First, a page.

The Bharatiya Janata Party’s (BJP) move to woo ‘Pasmanda’ (‘downtrodden’ or ‘those left behind’) Muslims lacks imaginative thinking.
The idea has been crudely borrowed from the one adopted in the past by several political parties, and mass movements in a totally different context. For instance, Mahatma Gandhi managed to win the hearts of those from weaker sections of Muslim society because they were systematically crushed by their British masters.
Today, the scenario is entirely different. The BJP is trying to attract the same social groups which suffered immensely at its own hands. Curiously, this initiative began in Uttar Pradesh, where the greatest number of such incidents of victimisation against this class have taken place.
How Gandhi mobilised the masses
A couple of years after landing on Indian soil, Mahatma Gandhi launched two peasants’ movements – in Bihar’s Champaran in 1917 and in Gujarat’s Kheda in 1918 – with the aim of mobilising the masses against the exploitative British imperialists.
Not only did he discard the Western way of dressing and lifestyle, but also took up the cause of local weavers and even made time for the charkha (spinning wheel) part of his routine. He also asked his followers to don clothes made of khadi, an Indian hand-woven fabric.
The message was not just to promote swadeshi culture, but to associate himself with the struggle of a particular section of the society which was at the forefront of the struggle against British capitalism.
Ansaris, a Muslim weaving community which constitutes a large percentage of the country’s weavers, strongly supported the 1857 war of Independence. They had suffered immense losses at the hands of the British, who wanted to monopolise India’s cloth business.
However, as is often the fate of subaltern narratives in history, their heroic struggle did not get the attention it deserved. Besides, both British historians and some of the Muslim elite – Sir Syed Ahmad Khan, for example – hold a different view of 1857. History is often written by the victors, not the vanquished.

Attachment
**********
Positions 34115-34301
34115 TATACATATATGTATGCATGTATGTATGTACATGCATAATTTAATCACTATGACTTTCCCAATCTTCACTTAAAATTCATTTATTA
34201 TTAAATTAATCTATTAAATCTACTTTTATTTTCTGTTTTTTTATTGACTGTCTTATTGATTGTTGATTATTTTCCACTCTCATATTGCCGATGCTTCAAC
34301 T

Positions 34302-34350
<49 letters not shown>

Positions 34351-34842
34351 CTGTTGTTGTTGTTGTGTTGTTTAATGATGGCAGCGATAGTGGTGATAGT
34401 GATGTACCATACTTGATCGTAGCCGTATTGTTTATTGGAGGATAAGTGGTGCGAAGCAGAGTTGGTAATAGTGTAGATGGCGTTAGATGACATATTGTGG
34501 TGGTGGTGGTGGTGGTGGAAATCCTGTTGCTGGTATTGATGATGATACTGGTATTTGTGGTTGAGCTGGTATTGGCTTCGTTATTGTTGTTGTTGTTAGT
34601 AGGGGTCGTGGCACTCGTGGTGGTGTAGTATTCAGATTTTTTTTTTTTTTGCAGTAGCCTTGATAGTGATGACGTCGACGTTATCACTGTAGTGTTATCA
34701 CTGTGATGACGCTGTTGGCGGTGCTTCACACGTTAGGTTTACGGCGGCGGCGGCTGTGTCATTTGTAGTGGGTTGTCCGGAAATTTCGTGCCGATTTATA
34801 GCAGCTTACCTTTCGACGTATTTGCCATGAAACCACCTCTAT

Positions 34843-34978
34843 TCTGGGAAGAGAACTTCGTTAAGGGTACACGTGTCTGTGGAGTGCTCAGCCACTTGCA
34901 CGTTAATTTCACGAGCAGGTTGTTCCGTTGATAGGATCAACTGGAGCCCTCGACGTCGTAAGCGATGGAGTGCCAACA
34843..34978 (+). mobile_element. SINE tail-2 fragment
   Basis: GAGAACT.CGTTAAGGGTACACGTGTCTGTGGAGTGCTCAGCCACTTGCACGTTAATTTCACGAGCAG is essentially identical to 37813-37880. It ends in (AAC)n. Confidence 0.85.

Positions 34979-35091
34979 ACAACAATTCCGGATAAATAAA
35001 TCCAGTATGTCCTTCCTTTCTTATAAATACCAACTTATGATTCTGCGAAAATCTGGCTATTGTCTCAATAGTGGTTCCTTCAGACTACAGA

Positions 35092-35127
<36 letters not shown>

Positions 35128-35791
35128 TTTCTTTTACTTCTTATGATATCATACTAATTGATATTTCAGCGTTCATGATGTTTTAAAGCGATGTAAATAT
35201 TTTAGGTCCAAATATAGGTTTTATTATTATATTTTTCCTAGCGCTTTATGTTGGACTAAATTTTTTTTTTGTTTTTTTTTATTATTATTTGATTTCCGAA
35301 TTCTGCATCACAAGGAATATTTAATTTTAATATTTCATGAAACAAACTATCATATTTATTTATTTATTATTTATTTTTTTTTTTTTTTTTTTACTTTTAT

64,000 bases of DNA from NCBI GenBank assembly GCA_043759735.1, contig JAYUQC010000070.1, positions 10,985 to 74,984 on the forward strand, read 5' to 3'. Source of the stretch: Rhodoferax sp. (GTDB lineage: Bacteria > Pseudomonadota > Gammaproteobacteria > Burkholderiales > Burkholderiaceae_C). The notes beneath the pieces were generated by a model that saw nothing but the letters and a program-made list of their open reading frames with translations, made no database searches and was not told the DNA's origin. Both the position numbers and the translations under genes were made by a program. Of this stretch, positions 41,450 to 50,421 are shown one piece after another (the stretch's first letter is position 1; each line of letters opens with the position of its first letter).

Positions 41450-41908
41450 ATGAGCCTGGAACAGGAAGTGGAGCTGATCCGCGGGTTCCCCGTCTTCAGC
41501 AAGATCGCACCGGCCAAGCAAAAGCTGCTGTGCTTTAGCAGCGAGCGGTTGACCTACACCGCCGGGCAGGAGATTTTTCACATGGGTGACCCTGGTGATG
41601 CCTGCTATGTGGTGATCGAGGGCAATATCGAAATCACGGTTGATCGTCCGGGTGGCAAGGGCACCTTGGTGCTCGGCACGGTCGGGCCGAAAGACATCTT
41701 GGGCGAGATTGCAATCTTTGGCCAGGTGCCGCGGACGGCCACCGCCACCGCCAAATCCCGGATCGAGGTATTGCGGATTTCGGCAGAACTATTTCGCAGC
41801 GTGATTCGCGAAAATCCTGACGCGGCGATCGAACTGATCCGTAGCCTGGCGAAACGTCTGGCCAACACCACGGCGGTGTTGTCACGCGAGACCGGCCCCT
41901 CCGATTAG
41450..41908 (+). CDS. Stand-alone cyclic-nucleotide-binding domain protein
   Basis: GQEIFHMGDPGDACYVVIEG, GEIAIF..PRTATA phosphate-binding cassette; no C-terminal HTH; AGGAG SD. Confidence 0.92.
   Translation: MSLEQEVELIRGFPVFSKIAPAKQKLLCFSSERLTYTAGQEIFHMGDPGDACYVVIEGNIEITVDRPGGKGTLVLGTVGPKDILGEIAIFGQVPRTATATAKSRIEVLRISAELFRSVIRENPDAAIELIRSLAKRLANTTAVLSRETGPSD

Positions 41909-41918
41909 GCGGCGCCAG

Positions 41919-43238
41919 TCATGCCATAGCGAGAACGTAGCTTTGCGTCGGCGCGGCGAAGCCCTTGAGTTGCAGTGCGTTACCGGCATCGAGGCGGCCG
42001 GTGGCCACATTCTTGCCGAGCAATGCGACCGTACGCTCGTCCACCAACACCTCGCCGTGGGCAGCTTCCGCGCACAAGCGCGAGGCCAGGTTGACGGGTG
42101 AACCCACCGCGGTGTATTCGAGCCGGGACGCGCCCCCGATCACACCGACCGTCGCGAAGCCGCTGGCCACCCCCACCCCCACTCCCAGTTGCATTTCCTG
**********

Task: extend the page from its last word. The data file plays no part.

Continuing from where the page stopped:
Be it peasants or artisans; craftsmen and women, this section of society fully responded to Gandhi’s call because they had been at the receiving end of the expansionist efforts of the British Raj. The British had destroyed Indian farming as well as the country’s industrial classes in pursuit of their own economic interests.
During the Independence struggle, these Muslim communities largely backed Congress and not the Muslim League. The latter got support mostly from relatively affluent farmers, landlords, merchants and industrialists.
The Ansaris, arguably the biggest Muslim caste group, continued to vote for the Congress until several decades after Independence. It is true, like other Muslims, some Ansaris from India’s northern and western states migrated to Pakistan. And there, they became engaged in different businesses and professions.
Post-Independence Pasmanda Muslim politics
In the late 1980s or early 1990s, following a spate of riots on the eve of the Babri Masjid-Ram Janmabhoomi movement, many Muslims began shifting their allegiances towards other regional parties. At the time, non-Congress state-level satraps did their best to attract the weaker sections among them.
Though V.P. Singh’s Janata Dal succeeded in getting a large section of the Muslim vote in November 1989’s Lok Sabha polls – held just a month after the infamous Bhagalpur riots – it was a few OBC Muslim leaders who emerged powerful after Lalu Prasad Yadav became chief minister of Bihar on March 10, 1990.